Is inflation creeping up?
A global jump in inflation in 2021 is raising the prospect of a broader upward trend beyond a short-term pandemic reaction.
The risk of the return of inflation has become a focus of attention in investment circles. As the graph shows, 2021 has seen a jump in the inflation rate in the US, UK and Eurozone. Inflation matters to investment markets because the standard central bank response is to raise short-term interest rates, which are currently around zero in all three areas. While an increase is inevitable from such a lowly base, the markets have not been assuming one anytime soon.
What is not clear yet is whether the 2021 rise in inflation is a temporary one in response to the vaccine-driven economic recovery or something longer term and more serious. At present there are some distortions in the annual figures which complicate matters. For example, in April 2020, the slumping oil price had driven petrol down to 109.0p a litre, whereas a year later it was 125.5p a litre – a 15.1% increase.
Across the Atlantic, where inflation shot up to 4.2% in April, used car prices climbed 10% in one month between March 2021 and April 2021. That was attributed to computer chip shortages which hit new car production and forced buyers to visit the used car lots. Distortions appear in the other direction, too. For instance, the UK hospitality industry VAT rate was cut to 5% in July 2020, although the saving was often not passed on in full (or, sometimes, at all) to the customer. The VAT rate is due to go back up to 12.5% in October and revert to 20% next April, both moves which could increase inflation.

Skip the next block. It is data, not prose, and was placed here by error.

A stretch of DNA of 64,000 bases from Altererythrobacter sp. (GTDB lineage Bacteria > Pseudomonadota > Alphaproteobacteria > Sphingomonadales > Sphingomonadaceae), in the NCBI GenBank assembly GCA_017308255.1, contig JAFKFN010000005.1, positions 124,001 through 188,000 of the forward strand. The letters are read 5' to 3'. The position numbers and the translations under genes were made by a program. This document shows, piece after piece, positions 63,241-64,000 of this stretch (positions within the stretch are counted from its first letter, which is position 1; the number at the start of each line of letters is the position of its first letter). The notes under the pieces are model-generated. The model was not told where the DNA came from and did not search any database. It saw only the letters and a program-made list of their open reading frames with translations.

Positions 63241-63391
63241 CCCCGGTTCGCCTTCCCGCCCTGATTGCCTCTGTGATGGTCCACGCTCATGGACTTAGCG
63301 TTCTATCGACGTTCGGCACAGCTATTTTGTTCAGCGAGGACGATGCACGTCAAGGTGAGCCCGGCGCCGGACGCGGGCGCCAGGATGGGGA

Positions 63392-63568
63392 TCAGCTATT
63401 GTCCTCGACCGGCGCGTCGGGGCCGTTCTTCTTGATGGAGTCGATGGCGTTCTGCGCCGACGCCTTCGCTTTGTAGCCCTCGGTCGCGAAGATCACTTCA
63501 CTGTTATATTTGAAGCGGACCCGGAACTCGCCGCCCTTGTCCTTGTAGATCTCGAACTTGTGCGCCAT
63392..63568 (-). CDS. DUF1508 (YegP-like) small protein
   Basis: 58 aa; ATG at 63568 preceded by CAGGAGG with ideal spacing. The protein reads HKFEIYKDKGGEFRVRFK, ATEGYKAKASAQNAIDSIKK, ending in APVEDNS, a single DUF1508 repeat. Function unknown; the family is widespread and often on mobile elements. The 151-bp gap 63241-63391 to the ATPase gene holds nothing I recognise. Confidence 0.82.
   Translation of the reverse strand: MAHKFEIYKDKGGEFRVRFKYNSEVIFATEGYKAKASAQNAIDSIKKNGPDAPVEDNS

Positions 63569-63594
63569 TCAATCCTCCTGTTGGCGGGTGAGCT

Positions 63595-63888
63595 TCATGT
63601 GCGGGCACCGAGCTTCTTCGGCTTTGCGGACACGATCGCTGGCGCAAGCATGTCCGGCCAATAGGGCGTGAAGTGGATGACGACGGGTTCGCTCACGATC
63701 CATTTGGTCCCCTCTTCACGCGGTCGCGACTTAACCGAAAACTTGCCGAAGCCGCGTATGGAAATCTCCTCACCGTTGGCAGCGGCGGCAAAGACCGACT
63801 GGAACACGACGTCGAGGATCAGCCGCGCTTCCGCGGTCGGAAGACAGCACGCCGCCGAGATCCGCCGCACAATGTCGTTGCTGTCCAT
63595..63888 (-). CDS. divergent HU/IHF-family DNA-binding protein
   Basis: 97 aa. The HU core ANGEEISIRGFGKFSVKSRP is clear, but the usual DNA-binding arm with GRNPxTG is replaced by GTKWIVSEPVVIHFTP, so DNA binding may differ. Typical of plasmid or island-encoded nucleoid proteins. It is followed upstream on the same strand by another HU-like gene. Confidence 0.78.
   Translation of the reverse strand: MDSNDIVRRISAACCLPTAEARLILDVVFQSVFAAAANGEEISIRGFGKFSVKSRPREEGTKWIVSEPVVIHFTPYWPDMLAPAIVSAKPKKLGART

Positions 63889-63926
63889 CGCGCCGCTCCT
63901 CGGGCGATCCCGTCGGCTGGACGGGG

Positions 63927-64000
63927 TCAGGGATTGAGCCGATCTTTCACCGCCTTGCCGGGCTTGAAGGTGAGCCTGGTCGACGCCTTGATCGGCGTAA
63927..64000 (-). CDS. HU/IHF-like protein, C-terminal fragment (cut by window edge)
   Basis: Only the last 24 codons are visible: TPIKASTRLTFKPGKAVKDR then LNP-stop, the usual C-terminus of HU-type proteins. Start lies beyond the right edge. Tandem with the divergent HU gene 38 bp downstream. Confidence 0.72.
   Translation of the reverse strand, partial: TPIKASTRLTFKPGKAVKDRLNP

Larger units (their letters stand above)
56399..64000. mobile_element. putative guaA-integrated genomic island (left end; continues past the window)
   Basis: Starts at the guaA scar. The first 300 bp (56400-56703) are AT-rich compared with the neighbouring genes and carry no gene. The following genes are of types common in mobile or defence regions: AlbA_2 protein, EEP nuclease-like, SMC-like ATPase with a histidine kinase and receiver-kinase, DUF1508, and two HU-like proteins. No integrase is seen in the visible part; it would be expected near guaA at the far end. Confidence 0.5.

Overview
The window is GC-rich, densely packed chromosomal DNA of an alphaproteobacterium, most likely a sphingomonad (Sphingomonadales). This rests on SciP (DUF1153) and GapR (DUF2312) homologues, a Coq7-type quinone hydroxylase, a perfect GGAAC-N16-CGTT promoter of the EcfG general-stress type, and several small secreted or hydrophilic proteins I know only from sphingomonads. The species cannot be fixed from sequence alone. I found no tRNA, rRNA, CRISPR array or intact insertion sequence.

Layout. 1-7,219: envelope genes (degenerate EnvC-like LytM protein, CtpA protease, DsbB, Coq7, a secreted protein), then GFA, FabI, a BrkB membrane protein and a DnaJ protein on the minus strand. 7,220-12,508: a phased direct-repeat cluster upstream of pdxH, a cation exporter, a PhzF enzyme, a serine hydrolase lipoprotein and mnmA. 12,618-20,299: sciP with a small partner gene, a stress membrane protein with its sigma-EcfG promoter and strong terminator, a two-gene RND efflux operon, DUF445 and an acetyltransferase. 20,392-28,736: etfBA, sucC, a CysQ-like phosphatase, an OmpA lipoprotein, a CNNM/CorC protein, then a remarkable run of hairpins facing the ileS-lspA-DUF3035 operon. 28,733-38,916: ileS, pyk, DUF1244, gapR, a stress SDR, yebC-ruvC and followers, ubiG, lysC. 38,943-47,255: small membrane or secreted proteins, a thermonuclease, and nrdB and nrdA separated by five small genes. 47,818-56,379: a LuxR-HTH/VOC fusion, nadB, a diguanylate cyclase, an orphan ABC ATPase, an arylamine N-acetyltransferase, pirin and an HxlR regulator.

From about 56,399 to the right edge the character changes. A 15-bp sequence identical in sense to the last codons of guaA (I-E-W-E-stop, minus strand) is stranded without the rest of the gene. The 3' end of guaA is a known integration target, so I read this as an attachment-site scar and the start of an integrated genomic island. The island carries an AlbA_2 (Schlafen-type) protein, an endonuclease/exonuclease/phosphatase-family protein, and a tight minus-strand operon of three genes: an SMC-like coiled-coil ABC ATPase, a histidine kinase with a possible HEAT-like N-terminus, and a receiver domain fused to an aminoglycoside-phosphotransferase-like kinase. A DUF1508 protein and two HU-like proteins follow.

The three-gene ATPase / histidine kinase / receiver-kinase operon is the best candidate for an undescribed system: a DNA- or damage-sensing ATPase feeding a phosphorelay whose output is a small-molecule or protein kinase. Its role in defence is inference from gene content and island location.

For the time being, the heads of the US, UK and Eurozone central banks are not concerned about the worsening inflation data. Their economists had forecast an increase as recovery took hold and expect that, as the bounce-back in the economy fades, so too will inflation.
Meanwhile these patterns remind us that inflation remains a risk and that any financial planning needs to take it into account. Over the last 10 years, the buying power of £1 has shrunk to 84.7p.
The value of your investment and income from it can go down as well as up and you may not get back the full amount you invested.
Past performance is not a reliable indicator of future performance.
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